It’s a tried and true recipe: make one really good thing, then scale it to make another really good thing, and so on. Motorcycle manufacturers have been doing this for years (think every superbike/supersport combo imaginable), but we haven’t seen it happen all that often in the performance nakedbike sector.
This is mainly because nakedbikes don’t follow a set rule book. They can be… whatever. It’s that individuality that makes them appealing, so to see an almost straight aesthetic copy of one machine to another, especially in the performance nakedbike category, is rather unusual.
It’s ok if it’s from your own gene pool, though. And Ducati has a fine one from which to draw upon its latest and greatest.
The 2022 Ducati Streetfighter V2 is, however, far from just a rolling tribute to the bonkers V4. More approachable, accessible and not quite as license-annihilating as the V4, the 153 hp V2 is Ducati’s jab at bikes like Yamaha’s venerable MT-09 and KTM’s 890 Duke, two bikes I personally love and the latter of which I feel is extremely underrated.
Like the V4, the V2 is essentially a Panigale stripped of what makes it a Panigale. It’s got the same Superquadro 90-degree L-twin motor, a slightly revised chassis that includes a 16 mm longer swingarm for better braking and acceleration stability, and the same 43 mm Showa Big Piston Fork and fully-adjustable monoshock.
Brembo’s M4.32 four-piston monobloc caliper mates to a Brembo radial 18mm master-cylinder and Cornering ABS is there to save your hide (to a degree) if it starts to go pear-shaped.
The V2 also comes with a revised rider seat that’s flatter, thicker and wider, and the class’s ubiquitous single-piece handlebar replaces the racy clip-ons of the Panigale.
What the Streetfighter hasn’t got is the acres of bodywork, any form of wind protection and, curiously, no cruise control (it isn’t even available as an optional extra).
In standard form the V2 doesn’t come with winglets but you’ll notice from the track session photos there are indeed wings on my V2. These are from the Ducati accessory catalogue and come in either plastic or carbon-fibre, but I suspect more people will be buying the wings for the attention factor than any performance gain, regardless of the chosen material.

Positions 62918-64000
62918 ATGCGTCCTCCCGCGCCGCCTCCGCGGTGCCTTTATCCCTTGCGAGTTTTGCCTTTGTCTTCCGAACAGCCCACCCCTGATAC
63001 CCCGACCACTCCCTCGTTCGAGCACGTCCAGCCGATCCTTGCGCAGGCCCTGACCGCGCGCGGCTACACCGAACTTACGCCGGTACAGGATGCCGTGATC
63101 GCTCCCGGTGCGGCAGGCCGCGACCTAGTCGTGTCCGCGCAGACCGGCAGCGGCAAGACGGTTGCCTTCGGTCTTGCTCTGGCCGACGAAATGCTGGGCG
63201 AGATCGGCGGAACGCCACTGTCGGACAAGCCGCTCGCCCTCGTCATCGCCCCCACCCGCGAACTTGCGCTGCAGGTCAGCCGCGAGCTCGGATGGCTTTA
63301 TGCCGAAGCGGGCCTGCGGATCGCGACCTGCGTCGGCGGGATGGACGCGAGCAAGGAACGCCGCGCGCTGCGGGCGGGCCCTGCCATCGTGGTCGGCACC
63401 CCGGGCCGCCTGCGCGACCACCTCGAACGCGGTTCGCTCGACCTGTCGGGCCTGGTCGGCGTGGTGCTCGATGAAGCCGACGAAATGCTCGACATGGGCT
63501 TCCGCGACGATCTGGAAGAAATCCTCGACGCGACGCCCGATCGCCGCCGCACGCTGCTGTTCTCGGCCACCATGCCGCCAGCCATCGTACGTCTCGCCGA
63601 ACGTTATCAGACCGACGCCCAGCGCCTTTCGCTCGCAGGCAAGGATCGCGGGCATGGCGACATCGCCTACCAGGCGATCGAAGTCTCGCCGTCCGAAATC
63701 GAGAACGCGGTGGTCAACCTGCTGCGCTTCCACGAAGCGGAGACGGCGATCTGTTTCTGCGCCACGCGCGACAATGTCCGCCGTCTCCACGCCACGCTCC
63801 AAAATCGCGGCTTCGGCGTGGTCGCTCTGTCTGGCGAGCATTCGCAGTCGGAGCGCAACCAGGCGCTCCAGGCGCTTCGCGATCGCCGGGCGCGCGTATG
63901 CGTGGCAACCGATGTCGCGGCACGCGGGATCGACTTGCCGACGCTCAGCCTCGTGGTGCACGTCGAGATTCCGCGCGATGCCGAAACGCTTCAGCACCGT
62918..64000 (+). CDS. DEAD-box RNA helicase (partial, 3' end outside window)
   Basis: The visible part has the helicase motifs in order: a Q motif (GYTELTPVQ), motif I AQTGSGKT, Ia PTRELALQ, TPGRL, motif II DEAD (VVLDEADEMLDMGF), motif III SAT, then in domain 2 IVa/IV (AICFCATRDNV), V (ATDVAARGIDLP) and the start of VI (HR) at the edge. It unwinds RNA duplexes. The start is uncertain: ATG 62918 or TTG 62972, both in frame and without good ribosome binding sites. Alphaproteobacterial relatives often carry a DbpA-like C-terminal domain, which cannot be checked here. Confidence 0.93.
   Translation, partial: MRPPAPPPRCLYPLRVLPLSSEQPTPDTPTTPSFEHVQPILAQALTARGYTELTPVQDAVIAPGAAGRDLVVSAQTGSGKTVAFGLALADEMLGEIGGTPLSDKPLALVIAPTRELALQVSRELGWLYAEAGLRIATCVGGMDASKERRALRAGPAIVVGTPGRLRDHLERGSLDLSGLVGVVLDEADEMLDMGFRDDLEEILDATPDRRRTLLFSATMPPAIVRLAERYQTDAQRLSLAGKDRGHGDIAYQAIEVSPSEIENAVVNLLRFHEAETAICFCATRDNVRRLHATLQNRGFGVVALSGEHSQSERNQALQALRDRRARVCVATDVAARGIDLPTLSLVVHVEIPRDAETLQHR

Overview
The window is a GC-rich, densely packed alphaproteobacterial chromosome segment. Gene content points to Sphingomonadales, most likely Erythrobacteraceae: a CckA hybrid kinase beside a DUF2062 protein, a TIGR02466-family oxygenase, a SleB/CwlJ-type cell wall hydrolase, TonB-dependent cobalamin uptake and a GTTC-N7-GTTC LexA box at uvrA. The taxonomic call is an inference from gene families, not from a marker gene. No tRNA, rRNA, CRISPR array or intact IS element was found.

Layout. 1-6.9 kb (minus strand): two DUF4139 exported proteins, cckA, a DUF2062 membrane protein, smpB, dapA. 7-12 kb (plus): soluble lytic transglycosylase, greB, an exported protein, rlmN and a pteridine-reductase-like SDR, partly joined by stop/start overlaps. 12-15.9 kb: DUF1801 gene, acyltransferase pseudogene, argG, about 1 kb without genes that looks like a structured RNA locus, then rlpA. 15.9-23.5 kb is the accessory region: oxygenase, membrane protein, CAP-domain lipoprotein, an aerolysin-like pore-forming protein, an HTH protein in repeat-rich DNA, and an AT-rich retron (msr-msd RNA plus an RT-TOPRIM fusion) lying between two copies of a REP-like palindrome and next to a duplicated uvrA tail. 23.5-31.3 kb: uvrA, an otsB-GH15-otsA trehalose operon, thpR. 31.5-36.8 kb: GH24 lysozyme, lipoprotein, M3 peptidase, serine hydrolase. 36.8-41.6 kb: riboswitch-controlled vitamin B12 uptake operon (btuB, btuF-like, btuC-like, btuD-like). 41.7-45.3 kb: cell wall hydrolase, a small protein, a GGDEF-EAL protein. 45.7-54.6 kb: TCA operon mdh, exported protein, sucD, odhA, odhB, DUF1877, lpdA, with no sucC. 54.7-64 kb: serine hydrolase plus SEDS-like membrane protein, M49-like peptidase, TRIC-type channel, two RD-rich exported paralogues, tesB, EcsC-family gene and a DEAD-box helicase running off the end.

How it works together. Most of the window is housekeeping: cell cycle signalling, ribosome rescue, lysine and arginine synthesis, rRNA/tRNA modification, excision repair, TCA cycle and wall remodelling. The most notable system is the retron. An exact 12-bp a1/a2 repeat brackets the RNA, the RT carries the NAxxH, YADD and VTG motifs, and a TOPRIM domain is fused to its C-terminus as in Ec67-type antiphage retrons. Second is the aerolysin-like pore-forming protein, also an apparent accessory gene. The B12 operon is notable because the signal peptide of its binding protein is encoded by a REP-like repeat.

If you were to put the V2 and the V4 side-by-side, you’d be hard pressed to spot the initial difference. The same Joker-style face is glaring back at you with the LED light emitting a snarling, guilty smile, and the sharp tail unit, a hangover from the Panigale, gives the Streetfighter an unmistakable stance.
The electronics are as you’d expect for a modern Ducati and a sporting one at that. Three riding modes in Sport, Road and Rain, each with its own ride-by-wire setting, a Bosch IMU, eight stage traction control, four-stage wheelie control, up and down quick shifter, three-stage Cornering ABS and three-stage Engine Brake Control are all at your fingertips, as is the Slide-By-Brake ABS mode that allows you to do your best Pecco Bagnaia impersonation by backing it into corners (on the track, of course).
It’s all accessed via the compact 4.3-inch TFT display, which in this day of massive seven-plus inch dash units feels rather small. Despite this, it’s easy enough to read but like phones, once you get used to a big screen, it’s hard to go back.
Speaking of going back, this was the first international launch I had attended since the ’Rona decided to burn life down as we knew it, and Spain was once again chosen as the venue for Ducati to get back to the business of making their bikes look as fancy as possible.
If you’ve ever wondered why bike manufacturers do launches in the first place, rather than just give the bikes to the respective publications, it’s because they can control the narrative to some degree. They provide the photos, make the bike look all pretty, and you get access to the bike’s development staff. You can’t control the narrative as well when the bike is out of your control, and I think you’ll agree, Ducati did a better job on the photos than I could with my phone…